Tag Archives: Appalachian Trail

AT: USMC and engineers are the worst

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This view, which I’ve often put up on this blog, is directly on the path of the AT (Appalachian Trail). Jesus and I pass this way frequently on Communion Calls.

At one stop at the Hike Inn, having a chat with the owner, I was told that Marines and engineers are the absolute worst for hiking the AT.

  • Engineers are persnickety and think they can make just one more nook or cranny in their massively huge backpacks so that they can actually carry the kitchen sink with them. You could never fit their backpacks into a small SUV. What are they thinking? Too smart for their own good. They make a few miles and are worn out. They don’t calculate the human factor.
  • Marines are, of course, stuck on 80 pound packs. As long as it is 80 pounds they’ll be just fine. Going 25 miles in one day with 80 pounds is one thing, for one day. But when you’re facing 2,200 miles, that’s another thing altogether. Again, they don’t calculate the human factor. Anything is easier than war, right? Even civilians do this trail thing, right? But then…

In the picture above, I count about 25 ridges over the space of about as many miles. This is not easy. But am I recommending to count the cost before you start? No, not at all. If you knew what it might just cost you before you start you might not even begin. Rather, the old saying about preparing for the worst fits well, but kind of in reverse. Instead of packing more, you pack as little as possible.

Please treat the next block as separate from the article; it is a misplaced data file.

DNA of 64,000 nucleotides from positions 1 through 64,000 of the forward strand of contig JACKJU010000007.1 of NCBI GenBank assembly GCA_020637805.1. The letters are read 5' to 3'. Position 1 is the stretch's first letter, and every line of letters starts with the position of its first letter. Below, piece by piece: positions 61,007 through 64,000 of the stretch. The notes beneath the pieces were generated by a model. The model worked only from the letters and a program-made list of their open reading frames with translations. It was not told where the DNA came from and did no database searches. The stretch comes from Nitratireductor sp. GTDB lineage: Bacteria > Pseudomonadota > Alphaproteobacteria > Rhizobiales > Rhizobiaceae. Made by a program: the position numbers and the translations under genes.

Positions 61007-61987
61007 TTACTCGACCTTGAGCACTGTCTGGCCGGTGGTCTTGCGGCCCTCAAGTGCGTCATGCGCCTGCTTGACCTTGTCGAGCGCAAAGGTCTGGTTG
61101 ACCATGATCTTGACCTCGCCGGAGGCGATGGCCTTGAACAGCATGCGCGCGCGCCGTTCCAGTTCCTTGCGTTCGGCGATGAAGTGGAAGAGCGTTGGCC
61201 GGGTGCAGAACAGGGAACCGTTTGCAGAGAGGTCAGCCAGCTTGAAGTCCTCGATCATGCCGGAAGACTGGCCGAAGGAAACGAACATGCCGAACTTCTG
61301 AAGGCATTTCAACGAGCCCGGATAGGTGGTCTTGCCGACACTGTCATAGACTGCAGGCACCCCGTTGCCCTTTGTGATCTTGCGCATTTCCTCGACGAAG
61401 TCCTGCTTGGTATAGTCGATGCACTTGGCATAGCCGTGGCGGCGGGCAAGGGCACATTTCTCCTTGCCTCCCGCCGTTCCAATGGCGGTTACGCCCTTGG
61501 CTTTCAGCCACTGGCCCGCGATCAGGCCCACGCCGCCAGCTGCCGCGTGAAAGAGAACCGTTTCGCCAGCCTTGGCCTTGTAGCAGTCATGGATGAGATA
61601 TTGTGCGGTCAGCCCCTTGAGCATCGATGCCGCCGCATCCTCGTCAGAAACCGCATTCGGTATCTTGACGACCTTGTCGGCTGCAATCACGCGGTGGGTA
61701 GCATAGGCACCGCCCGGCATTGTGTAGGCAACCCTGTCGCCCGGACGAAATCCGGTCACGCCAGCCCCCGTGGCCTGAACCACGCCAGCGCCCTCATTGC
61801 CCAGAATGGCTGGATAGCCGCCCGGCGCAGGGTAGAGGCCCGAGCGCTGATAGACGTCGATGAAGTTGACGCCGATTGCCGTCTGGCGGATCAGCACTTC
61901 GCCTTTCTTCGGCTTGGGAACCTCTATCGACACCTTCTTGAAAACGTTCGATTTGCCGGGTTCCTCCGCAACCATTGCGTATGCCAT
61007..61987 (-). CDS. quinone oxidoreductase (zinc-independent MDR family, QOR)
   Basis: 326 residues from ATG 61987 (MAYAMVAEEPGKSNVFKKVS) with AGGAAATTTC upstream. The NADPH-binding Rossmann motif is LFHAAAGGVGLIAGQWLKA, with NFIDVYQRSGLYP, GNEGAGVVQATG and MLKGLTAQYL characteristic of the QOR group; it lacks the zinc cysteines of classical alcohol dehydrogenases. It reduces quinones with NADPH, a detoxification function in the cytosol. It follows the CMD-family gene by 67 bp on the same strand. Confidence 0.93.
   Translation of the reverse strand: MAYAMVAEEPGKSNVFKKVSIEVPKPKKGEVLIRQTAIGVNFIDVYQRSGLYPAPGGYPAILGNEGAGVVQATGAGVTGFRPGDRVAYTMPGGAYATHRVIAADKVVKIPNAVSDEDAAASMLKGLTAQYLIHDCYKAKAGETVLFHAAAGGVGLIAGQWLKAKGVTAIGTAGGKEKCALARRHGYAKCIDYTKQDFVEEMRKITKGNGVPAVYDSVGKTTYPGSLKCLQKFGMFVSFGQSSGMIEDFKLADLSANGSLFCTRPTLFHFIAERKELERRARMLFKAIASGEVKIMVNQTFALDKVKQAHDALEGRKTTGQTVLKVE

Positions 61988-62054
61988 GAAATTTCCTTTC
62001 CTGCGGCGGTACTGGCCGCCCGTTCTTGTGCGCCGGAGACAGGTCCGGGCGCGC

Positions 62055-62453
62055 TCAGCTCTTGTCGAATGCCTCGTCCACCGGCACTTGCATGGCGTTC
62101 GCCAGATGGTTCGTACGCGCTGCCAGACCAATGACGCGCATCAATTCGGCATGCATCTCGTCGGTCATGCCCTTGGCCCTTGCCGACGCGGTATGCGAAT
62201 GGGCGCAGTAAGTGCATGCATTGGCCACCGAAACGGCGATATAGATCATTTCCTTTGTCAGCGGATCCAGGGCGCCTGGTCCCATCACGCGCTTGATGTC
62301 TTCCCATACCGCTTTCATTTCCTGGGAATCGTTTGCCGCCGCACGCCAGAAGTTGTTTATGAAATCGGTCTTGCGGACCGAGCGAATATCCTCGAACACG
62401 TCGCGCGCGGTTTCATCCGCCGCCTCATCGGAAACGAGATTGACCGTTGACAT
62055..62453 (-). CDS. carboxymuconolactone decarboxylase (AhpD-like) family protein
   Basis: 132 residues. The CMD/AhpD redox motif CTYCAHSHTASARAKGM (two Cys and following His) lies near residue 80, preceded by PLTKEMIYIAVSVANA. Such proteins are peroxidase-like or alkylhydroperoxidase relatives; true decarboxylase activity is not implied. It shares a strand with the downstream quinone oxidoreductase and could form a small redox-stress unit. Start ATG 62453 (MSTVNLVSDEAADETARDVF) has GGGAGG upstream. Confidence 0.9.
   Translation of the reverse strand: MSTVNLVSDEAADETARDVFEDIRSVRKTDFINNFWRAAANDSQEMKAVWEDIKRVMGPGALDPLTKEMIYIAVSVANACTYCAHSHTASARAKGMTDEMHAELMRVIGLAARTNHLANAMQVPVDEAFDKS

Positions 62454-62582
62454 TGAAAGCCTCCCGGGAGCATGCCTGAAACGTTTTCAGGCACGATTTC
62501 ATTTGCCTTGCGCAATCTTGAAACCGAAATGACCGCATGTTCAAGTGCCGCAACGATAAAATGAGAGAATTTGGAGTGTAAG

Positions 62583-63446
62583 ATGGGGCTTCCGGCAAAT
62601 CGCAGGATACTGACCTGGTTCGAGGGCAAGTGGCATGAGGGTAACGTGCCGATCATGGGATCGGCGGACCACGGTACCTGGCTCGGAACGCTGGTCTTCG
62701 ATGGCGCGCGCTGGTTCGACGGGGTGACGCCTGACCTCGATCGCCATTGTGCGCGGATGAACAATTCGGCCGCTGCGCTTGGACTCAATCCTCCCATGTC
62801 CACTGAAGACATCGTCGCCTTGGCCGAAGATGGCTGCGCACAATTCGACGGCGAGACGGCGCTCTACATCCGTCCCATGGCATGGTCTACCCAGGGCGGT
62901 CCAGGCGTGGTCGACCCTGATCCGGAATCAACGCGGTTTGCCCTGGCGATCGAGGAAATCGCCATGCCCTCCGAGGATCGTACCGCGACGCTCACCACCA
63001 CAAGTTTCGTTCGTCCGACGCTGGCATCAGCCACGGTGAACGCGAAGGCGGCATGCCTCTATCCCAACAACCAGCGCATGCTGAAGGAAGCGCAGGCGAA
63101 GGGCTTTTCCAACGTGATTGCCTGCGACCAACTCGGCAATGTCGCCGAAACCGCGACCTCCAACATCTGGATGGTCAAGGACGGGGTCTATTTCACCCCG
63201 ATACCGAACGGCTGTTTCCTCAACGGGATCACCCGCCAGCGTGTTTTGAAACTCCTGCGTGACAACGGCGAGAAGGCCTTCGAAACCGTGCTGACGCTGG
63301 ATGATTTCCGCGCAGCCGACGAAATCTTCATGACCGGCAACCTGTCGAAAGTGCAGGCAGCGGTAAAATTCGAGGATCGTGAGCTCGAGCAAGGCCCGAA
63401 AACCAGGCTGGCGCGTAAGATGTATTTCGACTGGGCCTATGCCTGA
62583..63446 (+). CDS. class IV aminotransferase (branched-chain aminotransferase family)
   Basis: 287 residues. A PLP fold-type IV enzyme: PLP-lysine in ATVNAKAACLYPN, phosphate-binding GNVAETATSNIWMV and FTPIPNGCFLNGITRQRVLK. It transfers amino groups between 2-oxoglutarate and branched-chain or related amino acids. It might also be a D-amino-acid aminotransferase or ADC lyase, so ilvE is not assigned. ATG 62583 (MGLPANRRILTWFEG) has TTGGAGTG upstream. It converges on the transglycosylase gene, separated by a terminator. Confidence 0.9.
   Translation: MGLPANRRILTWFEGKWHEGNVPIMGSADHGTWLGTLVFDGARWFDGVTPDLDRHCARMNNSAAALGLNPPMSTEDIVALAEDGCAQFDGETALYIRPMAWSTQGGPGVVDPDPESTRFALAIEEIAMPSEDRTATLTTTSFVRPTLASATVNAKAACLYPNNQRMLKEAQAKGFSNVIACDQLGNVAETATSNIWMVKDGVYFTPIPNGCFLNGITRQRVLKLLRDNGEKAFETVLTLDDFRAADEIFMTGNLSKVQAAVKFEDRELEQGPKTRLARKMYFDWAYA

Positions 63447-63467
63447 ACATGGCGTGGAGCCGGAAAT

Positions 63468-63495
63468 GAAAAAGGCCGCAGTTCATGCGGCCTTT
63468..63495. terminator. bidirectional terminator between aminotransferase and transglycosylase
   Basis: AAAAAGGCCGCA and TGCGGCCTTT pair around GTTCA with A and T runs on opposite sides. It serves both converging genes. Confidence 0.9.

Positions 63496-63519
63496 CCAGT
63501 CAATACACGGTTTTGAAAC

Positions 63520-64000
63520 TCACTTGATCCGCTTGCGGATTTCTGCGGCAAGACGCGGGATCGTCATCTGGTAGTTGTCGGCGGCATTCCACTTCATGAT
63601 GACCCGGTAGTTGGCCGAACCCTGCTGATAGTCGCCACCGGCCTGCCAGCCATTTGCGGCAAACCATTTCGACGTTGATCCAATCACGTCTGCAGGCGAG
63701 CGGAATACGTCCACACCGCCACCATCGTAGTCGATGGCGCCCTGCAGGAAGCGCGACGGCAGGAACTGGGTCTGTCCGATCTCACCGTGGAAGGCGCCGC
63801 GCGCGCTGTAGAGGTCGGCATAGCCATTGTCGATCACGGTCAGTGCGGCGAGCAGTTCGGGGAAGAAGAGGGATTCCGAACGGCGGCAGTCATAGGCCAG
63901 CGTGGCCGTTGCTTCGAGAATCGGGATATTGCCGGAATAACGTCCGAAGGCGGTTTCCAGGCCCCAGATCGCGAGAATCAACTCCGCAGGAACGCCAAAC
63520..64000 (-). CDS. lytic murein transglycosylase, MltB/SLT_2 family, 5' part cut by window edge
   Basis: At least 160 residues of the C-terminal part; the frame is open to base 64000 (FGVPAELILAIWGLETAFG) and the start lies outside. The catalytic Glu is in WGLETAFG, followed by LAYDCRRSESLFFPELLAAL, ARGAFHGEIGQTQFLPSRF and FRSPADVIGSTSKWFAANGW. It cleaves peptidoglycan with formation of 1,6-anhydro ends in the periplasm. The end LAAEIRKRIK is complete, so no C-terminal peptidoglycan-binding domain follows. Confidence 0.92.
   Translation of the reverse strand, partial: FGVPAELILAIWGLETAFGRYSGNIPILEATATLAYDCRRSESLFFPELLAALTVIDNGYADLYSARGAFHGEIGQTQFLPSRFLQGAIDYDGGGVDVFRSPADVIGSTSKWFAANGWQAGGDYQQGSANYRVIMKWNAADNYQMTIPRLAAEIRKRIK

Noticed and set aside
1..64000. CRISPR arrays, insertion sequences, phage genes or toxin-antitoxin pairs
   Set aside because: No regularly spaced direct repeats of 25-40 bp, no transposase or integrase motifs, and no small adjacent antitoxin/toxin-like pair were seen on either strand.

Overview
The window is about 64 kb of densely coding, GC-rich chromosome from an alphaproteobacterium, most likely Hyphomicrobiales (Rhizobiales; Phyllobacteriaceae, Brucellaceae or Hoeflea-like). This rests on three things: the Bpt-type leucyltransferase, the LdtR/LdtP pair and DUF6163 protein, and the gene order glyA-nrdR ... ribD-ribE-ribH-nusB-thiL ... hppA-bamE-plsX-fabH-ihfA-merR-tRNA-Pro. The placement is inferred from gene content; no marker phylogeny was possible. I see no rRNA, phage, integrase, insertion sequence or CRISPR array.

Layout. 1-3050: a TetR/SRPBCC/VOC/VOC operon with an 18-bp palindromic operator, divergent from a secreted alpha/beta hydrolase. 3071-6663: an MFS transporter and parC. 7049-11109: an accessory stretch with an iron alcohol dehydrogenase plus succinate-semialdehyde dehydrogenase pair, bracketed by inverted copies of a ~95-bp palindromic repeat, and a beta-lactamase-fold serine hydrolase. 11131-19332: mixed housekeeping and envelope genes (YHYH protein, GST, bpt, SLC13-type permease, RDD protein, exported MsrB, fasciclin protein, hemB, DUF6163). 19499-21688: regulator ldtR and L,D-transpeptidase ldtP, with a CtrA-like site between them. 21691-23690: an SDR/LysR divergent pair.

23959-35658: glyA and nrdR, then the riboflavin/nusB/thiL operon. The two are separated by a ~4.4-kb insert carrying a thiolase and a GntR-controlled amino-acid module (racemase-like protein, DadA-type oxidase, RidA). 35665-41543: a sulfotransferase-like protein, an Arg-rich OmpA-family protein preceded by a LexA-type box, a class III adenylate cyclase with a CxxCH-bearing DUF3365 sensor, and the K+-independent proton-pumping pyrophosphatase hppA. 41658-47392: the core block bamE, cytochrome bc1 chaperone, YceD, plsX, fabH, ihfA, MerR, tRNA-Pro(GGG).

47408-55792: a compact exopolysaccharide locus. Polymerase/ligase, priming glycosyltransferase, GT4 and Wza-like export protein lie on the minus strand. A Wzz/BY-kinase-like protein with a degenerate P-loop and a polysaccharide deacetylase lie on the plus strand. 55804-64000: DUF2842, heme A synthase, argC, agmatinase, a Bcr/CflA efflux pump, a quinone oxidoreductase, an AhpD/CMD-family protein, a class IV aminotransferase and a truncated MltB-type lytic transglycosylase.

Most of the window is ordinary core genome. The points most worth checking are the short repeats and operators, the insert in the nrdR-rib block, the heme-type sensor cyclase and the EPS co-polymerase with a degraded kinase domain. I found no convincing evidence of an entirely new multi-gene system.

The analogy to the spiritual life is easy. Purity of heart and agility of soul, having as little baggage as possible, having one’s eyes on goal, taking up the cross but following Jesus, keeping one’s eyes on Him, that’s what makes it all possible. But maybe we think we can get away with carrying extra rubbish, like the USMC or engineer guys that the nice lady at the Hike Inn meets all the time, you know, because we know how to congratulate ourselves, allowing ourselves to get away with this and that and the other thing. But then the fatigue of the first day on the trail hits us, and then we fall by the way side.

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